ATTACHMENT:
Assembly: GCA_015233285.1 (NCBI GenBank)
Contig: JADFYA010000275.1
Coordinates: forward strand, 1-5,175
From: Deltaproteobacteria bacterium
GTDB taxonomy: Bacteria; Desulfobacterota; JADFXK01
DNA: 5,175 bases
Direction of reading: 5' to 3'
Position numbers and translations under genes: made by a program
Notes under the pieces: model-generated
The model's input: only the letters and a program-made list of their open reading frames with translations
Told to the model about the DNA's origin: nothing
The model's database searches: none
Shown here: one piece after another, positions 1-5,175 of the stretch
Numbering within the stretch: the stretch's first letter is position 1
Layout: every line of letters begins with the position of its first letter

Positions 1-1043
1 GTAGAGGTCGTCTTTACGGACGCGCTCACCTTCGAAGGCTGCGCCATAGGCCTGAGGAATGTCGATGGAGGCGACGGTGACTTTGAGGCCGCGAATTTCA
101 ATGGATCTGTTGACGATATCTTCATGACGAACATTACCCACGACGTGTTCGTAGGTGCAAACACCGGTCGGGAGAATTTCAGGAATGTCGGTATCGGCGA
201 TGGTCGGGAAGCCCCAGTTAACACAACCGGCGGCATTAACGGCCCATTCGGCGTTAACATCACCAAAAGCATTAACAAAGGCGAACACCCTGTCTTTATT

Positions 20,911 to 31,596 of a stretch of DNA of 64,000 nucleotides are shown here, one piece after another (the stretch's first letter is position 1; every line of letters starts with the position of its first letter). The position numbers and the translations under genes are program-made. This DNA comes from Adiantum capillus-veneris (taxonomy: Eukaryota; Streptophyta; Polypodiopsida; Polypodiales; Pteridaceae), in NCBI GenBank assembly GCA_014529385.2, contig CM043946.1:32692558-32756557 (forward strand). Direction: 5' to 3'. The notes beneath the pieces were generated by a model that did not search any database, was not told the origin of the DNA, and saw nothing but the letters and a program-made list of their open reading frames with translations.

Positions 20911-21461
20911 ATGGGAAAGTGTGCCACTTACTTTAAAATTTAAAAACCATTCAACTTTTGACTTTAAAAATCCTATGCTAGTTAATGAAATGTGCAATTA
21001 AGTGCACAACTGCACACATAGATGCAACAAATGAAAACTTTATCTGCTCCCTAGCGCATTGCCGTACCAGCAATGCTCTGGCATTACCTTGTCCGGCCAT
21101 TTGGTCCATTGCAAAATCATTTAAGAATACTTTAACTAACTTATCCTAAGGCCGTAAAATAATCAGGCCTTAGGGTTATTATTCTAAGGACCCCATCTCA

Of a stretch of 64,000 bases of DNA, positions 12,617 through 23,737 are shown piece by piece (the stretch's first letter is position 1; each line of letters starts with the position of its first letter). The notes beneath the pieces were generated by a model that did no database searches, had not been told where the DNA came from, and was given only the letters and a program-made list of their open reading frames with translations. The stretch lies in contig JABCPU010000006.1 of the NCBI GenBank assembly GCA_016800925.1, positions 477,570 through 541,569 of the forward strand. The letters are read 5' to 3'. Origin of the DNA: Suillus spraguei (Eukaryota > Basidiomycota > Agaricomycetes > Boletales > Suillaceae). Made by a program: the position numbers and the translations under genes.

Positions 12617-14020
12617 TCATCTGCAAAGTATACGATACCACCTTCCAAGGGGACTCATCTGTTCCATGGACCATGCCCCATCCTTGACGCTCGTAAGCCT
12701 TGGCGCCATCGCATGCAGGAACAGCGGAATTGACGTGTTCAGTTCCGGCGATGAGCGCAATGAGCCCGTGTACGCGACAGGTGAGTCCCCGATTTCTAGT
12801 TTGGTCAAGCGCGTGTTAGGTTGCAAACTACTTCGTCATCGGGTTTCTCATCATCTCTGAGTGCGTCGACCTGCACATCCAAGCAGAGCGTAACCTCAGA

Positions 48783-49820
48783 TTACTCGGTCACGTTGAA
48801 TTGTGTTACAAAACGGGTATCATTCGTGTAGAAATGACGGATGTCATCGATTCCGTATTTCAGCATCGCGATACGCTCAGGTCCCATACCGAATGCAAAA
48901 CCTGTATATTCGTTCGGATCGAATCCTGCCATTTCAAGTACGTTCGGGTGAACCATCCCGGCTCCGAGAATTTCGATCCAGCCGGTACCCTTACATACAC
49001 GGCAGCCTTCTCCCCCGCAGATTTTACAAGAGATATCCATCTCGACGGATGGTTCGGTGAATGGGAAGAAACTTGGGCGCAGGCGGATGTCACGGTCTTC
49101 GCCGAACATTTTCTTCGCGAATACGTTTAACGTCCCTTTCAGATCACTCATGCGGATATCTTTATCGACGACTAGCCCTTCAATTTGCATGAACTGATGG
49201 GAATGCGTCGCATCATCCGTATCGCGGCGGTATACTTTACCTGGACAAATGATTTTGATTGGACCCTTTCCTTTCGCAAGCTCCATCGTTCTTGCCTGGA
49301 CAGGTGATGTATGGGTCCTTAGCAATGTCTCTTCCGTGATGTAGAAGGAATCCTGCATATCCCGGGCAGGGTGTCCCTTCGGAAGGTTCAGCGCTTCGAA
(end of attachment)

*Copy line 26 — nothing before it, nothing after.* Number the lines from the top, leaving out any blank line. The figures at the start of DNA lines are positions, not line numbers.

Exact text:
Positions 12617-14020